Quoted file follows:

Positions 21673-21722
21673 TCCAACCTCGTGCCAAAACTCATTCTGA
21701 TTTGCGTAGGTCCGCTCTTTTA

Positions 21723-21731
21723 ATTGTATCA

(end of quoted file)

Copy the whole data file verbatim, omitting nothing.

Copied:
Positions 21673-21722
21673 TCCAACCTCGTGCCAAAACTCATTCTGA
21701 TTTGCGTAGGTCCGCTCTTTTA

Positions 21723-21731
21723 ATTGTATCA